In High-Rise, the initial glamour of 1970s modernism descends into decadence and violence.
Tocqueville’s first taste of the United States came via a now-lost defining feature of the urbanizing republic.
Fight for your right to rent out your own basement.
A 21-year-old developer is rescuing his hometown—one building at a time.
Advancing the great urbanist’s wisdom of recovery has to proceed organically, over the generations.
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A new generation of invested neighbors are being drawn from the suburbs to affordable urbanized areas.
The democratic underpinnings of good urbanism can sometimes matter even more than the building plans.
Will a silent majority rise against architecture’s elite?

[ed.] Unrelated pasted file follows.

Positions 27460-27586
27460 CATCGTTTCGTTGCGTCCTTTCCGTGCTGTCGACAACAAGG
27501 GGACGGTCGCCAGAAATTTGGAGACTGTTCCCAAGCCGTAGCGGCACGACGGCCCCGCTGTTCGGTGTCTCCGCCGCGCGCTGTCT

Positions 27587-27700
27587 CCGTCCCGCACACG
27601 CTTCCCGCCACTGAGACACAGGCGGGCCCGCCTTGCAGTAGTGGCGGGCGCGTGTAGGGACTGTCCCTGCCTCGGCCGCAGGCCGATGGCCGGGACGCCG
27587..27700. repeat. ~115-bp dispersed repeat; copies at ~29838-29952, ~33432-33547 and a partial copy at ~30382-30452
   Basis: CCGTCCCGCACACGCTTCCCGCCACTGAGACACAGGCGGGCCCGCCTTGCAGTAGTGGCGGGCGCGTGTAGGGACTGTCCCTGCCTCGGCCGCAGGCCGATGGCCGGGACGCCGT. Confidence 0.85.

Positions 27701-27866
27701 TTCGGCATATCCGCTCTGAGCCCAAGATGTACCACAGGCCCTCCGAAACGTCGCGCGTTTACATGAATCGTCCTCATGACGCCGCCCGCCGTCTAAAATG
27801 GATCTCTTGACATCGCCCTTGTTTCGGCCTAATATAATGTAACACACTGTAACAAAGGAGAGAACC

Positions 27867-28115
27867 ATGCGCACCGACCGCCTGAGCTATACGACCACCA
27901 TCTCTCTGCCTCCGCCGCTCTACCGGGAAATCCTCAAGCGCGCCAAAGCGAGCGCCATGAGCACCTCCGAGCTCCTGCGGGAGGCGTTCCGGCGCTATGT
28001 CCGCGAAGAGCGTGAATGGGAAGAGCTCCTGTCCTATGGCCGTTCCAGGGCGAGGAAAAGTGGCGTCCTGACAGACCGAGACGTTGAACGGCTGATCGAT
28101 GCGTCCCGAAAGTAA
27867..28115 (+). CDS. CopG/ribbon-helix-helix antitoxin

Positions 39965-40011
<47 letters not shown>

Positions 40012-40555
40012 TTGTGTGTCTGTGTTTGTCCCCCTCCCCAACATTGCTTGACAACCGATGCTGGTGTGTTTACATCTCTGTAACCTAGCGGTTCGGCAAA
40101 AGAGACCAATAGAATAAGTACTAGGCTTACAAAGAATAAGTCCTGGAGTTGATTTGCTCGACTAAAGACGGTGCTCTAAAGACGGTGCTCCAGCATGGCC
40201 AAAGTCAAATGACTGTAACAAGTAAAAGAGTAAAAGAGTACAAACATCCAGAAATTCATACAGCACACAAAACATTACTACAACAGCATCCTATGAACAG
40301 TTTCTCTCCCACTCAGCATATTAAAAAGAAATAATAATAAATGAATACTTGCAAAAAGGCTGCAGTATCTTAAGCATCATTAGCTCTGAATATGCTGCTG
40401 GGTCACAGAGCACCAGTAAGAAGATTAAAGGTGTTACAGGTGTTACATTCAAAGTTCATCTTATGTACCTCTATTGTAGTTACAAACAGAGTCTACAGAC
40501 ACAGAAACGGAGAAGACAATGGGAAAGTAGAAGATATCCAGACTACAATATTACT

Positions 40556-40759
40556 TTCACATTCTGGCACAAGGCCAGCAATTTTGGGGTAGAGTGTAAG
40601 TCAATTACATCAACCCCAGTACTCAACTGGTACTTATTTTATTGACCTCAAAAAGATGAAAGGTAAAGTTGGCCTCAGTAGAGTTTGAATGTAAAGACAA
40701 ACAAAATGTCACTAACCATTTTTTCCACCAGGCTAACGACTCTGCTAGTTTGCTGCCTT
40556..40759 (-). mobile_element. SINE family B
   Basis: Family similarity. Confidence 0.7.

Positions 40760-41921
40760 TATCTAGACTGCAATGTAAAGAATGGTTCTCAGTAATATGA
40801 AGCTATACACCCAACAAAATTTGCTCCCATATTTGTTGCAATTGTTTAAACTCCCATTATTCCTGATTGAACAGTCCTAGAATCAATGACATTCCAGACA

Insulting the deindustrialized working class won’t help them. Living in community with them might.
Urban affordability crises are the products of a century of well-intentioned city regulations.
Solving such an extreme housing crisis with single-family homes is like solving a fire with gasoline.
Mere pity ignores what an urban neighborhood is accomplishing—and still needs.
The British crown sponsors a revival in public aesthetics that Americans can emulate.